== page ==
This figure includes bonuses paid to senior civil servants, totalling £1,717,322, in the 2007-08 financial year. SCS bonuses were allocated in accordance with guidelines issued by the Cabinet Office following the Senior Salaries Review Body recommendations as recognition of achievement. The remaining amount of £4,030,715 was allocated to staff below SCS level.

The payment of bonuses, which are non-consolidated and non-pensionable, to high performing individuals, is a part of the Department's reward strategy. Such payments are a cost-effective means of encouraging and rewarding high performance. An additional amount of 0.02 per cent. of paybill is set aside for more general reward and recognition purposes.

Departmental Pensions

Jenny Willott: To ask the Secretary of State for Justice how many and what proportion of civil servants in his Department and its agencies are members of the (a) Classic, (b) Classic Plus, (c) Nuvos and (d) Premium civil service pension schemes. [240311]

Mr. Wills: Information as at November 2008 is as follows:

Number of staff in scheme Proportion of staff in each scheme (percentage

(a) Classic



(b) and (d) Classic Plus + Premium Civil Service Pension Scheme



(c) Nuvos



The figures provided do not include employees who have elected to join a Partnership pension scheme or have opted out of the pension. Therefore the figures provided do not total 100 per cent. of employees currently in the Department.

It is not possible to differentiate between those employees in the Premium pension scheme and those in the Classic + pension scheme. They are not recorded separately on the pension records held by the Department's payroll provider and would be available only at disproportionate cost, if at all.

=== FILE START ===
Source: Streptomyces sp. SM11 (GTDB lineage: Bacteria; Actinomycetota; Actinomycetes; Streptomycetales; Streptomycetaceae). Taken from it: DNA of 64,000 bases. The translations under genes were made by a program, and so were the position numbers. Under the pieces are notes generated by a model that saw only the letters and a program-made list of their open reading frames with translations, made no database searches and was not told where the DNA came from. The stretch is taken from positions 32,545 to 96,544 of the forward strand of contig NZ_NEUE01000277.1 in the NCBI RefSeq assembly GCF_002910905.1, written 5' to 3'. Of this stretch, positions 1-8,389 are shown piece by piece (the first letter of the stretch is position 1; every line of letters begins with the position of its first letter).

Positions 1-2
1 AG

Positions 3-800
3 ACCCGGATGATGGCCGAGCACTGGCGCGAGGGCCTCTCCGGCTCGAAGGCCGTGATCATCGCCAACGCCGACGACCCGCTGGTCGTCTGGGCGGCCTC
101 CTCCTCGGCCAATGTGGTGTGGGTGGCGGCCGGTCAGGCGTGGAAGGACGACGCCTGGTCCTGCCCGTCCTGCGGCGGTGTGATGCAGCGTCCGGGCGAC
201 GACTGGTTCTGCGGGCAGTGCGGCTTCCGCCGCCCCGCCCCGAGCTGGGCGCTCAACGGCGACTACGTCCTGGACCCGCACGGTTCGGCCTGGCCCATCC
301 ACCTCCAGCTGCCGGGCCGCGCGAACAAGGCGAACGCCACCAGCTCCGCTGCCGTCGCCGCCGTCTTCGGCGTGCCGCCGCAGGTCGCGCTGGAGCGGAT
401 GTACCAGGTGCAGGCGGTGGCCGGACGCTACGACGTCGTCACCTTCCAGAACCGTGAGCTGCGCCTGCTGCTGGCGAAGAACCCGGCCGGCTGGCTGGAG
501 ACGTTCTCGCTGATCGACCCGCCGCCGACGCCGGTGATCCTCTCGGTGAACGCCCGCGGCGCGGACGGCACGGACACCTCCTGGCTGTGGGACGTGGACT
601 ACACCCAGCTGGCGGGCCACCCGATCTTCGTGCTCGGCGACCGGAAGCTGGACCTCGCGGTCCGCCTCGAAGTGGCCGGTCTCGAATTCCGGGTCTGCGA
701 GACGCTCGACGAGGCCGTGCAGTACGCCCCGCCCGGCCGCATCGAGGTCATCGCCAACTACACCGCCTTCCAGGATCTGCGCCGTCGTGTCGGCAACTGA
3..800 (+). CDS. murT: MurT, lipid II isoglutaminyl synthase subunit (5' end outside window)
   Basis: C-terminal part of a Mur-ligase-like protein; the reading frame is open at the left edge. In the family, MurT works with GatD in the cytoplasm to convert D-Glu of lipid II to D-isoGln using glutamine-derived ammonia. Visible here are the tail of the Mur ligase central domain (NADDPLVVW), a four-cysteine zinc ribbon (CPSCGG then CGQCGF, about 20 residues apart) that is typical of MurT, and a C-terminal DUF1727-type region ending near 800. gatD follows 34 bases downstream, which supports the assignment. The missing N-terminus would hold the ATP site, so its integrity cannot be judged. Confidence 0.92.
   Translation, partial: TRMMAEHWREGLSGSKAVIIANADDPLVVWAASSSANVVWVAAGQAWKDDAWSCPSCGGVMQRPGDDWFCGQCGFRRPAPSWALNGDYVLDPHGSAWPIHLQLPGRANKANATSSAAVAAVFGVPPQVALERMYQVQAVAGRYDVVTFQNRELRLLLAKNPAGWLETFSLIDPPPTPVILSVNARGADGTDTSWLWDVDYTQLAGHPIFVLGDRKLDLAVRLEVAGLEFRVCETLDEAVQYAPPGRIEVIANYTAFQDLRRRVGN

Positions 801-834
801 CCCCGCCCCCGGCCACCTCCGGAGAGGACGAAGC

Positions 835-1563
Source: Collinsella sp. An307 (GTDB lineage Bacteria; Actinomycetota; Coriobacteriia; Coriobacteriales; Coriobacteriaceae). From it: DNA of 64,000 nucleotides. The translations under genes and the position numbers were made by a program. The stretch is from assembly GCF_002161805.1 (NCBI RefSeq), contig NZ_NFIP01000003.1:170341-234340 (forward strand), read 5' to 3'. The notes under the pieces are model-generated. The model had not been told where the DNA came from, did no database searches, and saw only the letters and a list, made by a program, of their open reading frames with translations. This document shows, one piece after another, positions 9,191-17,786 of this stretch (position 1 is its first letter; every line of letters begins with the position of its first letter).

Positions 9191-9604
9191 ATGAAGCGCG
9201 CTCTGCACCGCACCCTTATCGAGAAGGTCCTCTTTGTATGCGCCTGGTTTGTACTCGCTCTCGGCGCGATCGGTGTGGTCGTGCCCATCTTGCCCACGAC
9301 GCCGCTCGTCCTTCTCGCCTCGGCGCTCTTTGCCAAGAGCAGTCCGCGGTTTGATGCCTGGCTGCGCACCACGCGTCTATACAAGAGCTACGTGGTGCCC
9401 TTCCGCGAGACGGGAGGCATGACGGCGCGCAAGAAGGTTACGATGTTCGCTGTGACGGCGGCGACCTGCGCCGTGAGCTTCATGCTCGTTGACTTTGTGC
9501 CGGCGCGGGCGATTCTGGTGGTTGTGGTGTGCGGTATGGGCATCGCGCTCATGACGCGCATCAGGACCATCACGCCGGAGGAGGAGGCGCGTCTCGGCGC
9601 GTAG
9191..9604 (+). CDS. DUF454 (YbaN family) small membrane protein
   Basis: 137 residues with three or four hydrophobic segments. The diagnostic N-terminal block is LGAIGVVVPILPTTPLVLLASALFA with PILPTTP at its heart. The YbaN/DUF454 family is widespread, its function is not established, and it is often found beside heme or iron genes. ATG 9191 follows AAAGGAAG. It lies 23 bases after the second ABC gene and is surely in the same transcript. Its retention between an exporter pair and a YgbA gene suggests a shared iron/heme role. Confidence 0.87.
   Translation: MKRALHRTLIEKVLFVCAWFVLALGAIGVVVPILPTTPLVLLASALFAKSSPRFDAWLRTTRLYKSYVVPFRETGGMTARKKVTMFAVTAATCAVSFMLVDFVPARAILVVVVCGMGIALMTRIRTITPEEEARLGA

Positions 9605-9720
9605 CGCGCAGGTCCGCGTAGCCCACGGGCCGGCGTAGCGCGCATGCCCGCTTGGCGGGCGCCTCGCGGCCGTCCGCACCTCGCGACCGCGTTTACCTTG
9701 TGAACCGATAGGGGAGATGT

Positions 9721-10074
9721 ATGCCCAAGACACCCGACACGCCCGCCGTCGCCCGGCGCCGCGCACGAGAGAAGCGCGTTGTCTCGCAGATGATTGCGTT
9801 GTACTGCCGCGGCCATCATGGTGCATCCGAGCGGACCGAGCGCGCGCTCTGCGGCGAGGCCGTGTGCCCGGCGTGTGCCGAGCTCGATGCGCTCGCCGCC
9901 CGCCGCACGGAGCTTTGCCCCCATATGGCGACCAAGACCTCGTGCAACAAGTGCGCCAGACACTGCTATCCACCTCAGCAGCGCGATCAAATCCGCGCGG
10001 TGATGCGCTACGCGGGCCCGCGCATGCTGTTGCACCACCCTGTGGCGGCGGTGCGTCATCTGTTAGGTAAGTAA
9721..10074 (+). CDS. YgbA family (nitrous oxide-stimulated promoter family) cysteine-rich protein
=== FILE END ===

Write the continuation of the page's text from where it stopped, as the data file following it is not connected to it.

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Disability Equality Duty

Mr. Harper: To ask the Secretary of State for Justice what conclusions his Department has reached in fulfilment of its duty under section 3.111 of the statutory code of practice of the disability equality duty. [240980]

Mr. Malik: The Ministry of Justice (MOJ) is committed to promoting equality of opportunity for disabled people and welcomes its responsibilities under the Disability Equality Duty.

The Department published its corporate Disability Equality Scheme in April 2008 and has recently published its Secretary of State Report on Disability Equality. Key priorities identified by our stakeholders with disabilities are access to justice; offender management and participation in public life.

The MOJ will be publishing its first Disability Equality Scheme (DES) annual review in summer 2009 in which related actions on these priority areas will be reported on.

Employment Tribunals Service: Compensation